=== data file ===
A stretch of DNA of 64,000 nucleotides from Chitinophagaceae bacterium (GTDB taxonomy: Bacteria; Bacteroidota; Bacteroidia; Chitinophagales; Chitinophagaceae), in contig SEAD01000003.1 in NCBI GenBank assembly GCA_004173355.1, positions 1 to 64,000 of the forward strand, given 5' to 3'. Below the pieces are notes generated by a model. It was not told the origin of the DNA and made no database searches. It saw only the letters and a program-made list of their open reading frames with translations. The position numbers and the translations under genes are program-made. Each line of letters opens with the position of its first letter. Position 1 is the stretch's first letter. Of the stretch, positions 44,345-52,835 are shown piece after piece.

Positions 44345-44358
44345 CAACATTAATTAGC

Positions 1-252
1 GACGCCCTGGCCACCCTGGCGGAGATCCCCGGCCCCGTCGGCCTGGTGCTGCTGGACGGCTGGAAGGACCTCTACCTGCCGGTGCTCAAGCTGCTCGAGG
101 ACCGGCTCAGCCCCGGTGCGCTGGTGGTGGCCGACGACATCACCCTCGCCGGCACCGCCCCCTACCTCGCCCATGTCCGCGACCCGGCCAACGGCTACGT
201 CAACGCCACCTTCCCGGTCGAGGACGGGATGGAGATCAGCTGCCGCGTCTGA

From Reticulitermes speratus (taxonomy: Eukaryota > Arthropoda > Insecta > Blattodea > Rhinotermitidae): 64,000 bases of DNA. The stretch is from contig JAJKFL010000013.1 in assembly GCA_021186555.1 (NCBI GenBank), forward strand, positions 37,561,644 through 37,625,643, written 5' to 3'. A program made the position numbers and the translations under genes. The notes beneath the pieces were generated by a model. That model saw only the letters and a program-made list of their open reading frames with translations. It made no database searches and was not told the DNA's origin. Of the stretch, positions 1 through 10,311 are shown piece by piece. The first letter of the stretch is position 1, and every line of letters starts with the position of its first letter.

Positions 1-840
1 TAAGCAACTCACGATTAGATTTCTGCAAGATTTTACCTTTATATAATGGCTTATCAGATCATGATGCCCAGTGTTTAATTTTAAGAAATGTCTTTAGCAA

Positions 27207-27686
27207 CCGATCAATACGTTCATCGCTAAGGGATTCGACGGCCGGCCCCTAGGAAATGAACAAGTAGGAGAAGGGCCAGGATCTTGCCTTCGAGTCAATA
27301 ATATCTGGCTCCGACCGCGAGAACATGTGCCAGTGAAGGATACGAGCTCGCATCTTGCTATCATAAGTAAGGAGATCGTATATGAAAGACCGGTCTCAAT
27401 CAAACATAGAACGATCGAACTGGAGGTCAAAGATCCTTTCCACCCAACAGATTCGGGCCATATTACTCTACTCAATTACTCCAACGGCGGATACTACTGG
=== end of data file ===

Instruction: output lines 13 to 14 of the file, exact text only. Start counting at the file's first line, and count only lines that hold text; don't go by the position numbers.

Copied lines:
27301 ATATCTGGCTCCGACCGCGAGAACATGTGCCAGTGAAGGATACGAGCTCGCATCTTGCTATCATAAGTAAGGAGATCGTATATGAAAGACCGGTCTCAAT
27401 CAAACATAGAACGATCGAACTGGAGGTCAAAGATCCTTTCCACCCAACAGATTCGGGCCATATTACTCTACTCAATTACTCCAACGGCGGATACTACTGG